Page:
Definition of Restraint: A physical restraint is anything which cannot be removed easily and restricts freedom of movement. Any drug used for discipline or convenience is considered a restraint. Devices used for positioning such as bed rails, gait belts, are not considered restraints under the Act. 

No Unnecessary Drugs

You must not be given unnecessary drugs by the Facility. A drug is unnecessary if it is excessive (dose or duration) or is given without adequate monitoring.

Psychotropic medication

Psychotropic medication may not be prescribed without your informed consent. Psychotropic medication means medication that is used for antipsychotic, antidepressant, antimanic, or antianxiety behavior modification.

Resident identification wristlet

You are not required to have an identification wristlet unless it is ordered by a physician who documents that it is necessary in your clinical record.

Right to Mail, Phone, and Visitation

You have the right to private communication by mail, telephone, or visitation. You have the right to private visits at any reasonable hour unless they are not medically advisable. While a physician can restrict your mail to protect you from harm, letters from government officials or attorneys may not be read by Facility staff before being delivered to you.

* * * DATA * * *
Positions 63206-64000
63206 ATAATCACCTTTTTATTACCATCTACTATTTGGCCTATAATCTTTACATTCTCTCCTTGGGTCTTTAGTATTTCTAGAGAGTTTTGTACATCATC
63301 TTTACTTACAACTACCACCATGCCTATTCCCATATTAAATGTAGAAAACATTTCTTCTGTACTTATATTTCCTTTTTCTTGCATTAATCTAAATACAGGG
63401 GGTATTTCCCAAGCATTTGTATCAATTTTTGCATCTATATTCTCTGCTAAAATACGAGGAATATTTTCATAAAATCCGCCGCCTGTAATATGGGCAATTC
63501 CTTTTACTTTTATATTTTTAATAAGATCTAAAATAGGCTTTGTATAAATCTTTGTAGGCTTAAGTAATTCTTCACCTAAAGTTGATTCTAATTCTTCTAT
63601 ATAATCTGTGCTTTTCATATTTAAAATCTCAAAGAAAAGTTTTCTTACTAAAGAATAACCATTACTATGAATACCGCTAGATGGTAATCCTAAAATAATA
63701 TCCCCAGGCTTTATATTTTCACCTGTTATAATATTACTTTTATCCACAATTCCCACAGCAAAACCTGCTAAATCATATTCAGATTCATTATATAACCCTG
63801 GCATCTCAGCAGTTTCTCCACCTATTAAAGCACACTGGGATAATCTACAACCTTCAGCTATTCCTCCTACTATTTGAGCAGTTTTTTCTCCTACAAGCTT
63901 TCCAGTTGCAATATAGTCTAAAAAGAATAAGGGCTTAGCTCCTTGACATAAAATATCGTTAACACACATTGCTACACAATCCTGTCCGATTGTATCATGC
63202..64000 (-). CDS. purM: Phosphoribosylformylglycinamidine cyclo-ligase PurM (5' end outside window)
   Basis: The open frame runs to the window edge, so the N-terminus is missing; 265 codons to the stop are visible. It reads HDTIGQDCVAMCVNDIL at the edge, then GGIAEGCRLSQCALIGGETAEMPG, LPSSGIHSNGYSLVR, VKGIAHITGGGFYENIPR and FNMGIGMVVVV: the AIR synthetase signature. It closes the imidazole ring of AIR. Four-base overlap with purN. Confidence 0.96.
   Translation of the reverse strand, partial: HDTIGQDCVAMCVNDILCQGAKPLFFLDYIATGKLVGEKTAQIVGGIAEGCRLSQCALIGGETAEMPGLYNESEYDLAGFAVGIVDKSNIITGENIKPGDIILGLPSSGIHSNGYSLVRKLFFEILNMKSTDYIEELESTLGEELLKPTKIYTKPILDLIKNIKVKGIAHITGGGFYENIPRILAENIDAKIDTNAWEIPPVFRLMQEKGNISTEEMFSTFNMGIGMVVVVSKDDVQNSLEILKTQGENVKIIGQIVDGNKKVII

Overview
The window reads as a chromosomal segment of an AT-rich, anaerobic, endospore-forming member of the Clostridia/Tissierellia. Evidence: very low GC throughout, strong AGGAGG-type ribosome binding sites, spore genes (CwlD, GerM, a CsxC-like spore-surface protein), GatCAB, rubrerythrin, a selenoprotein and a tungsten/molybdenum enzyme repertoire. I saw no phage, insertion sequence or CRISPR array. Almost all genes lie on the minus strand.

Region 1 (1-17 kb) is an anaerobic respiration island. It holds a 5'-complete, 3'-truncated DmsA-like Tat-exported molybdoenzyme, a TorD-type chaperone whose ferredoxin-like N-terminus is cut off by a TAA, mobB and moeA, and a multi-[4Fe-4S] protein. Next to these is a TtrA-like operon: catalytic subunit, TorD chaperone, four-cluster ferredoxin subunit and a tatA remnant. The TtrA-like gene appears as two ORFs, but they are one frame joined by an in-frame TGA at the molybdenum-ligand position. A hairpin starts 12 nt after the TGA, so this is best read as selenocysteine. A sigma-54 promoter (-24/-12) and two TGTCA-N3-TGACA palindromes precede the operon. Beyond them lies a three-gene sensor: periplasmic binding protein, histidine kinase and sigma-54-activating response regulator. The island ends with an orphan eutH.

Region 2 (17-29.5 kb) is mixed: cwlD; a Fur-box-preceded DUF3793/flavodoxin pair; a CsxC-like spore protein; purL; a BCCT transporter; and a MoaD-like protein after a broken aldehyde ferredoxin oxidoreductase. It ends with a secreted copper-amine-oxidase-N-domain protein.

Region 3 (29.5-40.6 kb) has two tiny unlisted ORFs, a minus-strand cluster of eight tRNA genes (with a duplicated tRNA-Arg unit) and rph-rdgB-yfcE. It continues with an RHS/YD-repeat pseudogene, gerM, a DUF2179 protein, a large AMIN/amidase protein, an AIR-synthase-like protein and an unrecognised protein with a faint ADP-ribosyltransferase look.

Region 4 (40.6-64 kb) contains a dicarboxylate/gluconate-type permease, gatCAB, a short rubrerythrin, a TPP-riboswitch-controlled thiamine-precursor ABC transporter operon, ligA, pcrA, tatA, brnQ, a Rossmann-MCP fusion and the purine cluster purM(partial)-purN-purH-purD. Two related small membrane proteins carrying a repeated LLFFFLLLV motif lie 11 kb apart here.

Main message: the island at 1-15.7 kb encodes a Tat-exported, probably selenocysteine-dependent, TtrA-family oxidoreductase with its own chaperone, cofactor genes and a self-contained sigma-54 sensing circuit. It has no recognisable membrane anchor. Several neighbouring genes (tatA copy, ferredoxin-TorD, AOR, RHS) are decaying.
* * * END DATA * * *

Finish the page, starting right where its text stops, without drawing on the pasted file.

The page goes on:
Rooming with a Spouse

You have the right to reside in the same room with your spouse unless there is no room available in the Facility or it is deemed medically inadvisable by your physician.

Freedom of Religion

You have the right to practice your religion. You may request that the Facility make arrangements (at your expense) for you to attend religious services. This right includes the Facility not being able to impose a religion or religious services on you. 

Resident Advocate Visitors

You have the right to have an advocate visit at reasonable hours to the Facility to help you in asserting your rights.  

Complaints

You have the right to file complaints with the Facility administrator, the Long-Term Care Facility Advisory Board, the Facilities advisory council, State agencies. The Facility may not retaliate for your filing complaints and must provide you with the contact information of the appropriate State governmental office where complaints may be filed.

Screening prior to admission

You must be screened before entering a Facility to determine the need for services. If you need mental health services, the screening shall also include an evaluation of whether there is a community based housing option which would allow you to live in the community. Screening for mental illness must be performed by a licensed professional (e.g. psychiatrist, a psychologist, a registered nurse certified in psychiatric nursing, a licensed clinical professional counselor, or a licensed clinical social worker).   

Residents’ Council

Each Facility must have a residents' advisory council. No employee of the Facility may be a member of the council but Facility staff does help facilitate the council. The council must meet and its purpose is:

  1. Obtaining and disseminating information to residents;
  2. Making recommendations to the Facility about programing and improvements;
  3. Identifying and recommending solutions to Facility problems; and
  4. Presenting resident complaints with IDPH.
Vaccinations